Slow restart for China’s economy

Global uncertainties overshadow Beijing rebound

China’s economy, just weeks after coming to a halt, is now slowly restarting. The government is upbeat over the prospects of a swift recovery, even as some of the world’s other major economies come to a standstill. But there are still doubts over how well China can withstand the pandemic and get back on track.

Normalisation will not be quick, despite early signs of recovery. March’s official manufacturing purchasing manager’s index hit 52.0 after a record low in February, beating expectations of a contraction. Even so, China, which was growing at its slowest pace in 30 years even before the Covid-19 outbreak, will experience negative economic growth for another quarter. A mild recovery is likely in the second half of 2020.

Global uncertainties cast doubt on a quick Chinese rebound. The country is far less export-dependent and better insulated from external shocks, yet its manufacturing sector will still feel the impact of lower global demand. Much depends on how long the pandemic will last. If the global economy begins to recover in the next four months, the consumption shortfall may partially recover as delayed expenditures are recouped. A longer crisis, however, could cause significant bankruptcies globally and the closing of productive capacity. This would have a dramatic impact on China’s economy. The speed of China’s recovery would then depend on Chinese consumers’ willingness to spend.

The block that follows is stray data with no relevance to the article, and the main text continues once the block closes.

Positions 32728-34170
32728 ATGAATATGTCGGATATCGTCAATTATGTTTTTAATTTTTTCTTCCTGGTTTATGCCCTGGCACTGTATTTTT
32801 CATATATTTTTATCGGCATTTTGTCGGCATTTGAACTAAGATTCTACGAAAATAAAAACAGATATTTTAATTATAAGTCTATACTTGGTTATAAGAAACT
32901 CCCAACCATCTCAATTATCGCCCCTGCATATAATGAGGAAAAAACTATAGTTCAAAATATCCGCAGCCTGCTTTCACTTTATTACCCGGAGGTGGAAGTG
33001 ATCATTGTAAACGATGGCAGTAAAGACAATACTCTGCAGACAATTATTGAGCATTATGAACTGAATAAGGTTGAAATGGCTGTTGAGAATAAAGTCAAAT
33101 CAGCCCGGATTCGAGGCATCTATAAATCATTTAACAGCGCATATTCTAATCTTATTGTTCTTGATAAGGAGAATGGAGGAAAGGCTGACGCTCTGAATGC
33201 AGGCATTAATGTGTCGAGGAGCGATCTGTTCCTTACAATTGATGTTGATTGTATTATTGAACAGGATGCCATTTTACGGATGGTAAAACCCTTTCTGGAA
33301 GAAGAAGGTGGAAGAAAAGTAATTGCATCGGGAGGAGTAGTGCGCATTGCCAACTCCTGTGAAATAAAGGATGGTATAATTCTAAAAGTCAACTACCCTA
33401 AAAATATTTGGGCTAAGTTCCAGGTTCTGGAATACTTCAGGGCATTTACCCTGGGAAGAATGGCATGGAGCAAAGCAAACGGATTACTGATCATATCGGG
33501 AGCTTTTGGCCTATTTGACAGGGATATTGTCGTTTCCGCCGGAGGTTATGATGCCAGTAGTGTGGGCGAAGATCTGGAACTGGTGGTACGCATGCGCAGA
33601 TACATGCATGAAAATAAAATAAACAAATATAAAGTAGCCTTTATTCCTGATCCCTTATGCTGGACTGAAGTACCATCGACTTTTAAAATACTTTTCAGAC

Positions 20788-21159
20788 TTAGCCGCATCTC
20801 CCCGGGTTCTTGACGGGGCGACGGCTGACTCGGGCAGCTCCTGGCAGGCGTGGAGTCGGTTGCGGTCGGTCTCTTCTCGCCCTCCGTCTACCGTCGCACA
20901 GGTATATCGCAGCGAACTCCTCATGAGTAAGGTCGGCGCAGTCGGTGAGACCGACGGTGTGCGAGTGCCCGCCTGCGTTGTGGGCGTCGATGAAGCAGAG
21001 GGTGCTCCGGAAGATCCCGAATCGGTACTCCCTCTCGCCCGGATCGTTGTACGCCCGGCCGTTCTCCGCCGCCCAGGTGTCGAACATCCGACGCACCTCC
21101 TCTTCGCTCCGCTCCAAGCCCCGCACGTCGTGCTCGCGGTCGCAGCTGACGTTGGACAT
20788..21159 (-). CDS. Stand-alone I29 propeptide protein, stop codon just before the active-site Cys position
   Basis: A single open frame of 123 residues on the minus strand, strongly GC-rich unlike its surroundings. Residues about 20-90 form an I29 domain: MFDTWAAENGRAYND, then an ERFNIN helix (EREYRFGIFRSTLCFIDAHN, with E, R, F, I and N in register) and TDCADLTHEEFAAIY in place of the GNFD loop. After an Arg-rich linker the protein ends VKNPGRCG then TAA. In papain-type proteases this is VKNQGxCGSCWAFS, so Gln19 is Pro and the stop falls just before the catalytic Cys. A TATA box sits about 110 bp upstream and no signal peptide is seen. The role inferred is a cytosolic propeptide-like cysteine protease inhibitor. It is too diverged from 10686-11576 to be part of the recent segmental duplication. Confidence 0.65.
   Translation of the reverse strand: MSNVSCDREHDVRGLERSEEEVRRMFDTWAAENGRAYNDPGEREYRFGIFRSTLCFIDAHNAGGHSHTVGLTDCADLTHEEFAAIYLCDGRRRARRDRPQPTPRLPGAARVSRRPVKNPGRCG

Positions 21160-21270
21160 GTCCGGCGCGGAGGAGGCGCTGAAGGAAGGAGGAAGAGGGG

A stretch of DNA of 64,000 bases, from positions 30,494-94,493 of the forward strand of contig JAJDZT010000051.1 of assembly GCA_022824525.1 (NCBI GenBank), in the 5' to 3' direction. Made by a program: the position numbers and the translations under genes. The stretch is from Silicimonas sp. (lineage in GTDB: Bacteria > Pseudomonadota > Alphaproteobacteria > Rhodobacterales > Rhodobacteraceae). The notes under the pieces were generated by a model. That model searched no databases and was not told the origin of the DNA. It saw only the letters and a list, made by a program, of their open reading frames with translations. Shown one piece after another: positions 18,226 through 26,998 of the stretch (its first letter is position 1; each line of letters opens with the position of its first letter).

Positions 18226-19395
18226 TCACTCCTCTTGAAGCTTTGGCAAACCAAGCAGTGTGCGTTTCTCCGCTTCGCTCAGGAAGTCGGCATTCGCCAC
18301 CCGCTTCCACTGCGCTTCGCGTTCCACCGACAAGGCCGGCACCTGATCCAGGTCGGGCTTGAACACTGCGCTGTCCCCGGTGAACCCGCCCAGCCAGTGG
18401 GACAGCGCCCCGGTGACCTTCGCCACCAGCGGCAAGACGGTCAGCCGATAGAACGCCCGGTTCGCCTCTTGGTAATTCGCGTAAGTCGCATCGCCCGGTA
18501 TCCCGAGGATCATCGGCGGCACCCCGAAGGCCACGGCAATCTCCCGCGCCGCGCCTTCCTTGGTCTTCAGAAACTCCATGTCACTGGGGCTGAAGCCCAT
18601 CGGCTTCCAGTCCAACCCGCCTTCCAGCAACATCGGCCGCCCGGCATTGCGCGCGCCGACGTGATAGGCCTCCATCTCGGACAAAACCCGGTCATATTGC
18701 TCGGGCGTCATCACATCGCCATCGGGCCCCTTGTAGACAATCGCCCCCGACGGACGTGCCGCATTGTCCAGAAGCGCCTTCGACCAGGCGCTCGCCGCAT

Looking beyond these uncertainties, China has many levers to restore economic growth. Compared with other countries, Chinese leaders have a wider arsenal of tools to stimulate the economy. Among the many options is infrastructure spending, financed through bond issuance, as well as relaxing restrictions on lending, encouraging private investment in property and productive capacity, reducing taxes and making consumer grants.

Additionally, the People’s Bank of China is likely to consider responding with more reserve requirement ratio cuts and other forms of easing. The central bank could cut the benchmark interest rate by 2%, and still be well above zero. The government can provide fiscal stimulus, given that the country’s deficit is below 5% of GDP. Recently, law-makers have told banks to extend loan repayments coming due for small- and medium-sized business to ease liquidity concerns.

Falling oil prices could be a double-edged sword. The country will benefit from lower prices, as about 60% of its oil is imported. if prices remain low, the government will be likely to boost its oil reserves. However, massive oil-focused state-owned enterprises, which will bear the brunt of low global oil prices, will suffer. China will suffer setbacks in the renewable energy sector, where high prices of competitive energy sources such as oil have boosted growth in recent years.

There is room for optimism. Yet imponderables remain. Hopes that China will lead the world out of recession should, at least for the moment, be put on hold.

Steven Watson is Chairman, China Group, and Equity Portfolio Manager of Capital Group.

Statements attributed to an individual represent the opinions of that individual as of the date published and may not necessarily reflect the view of Capital Group or its affiliates.

Join Today

Connect with our membership team

Scroll to Top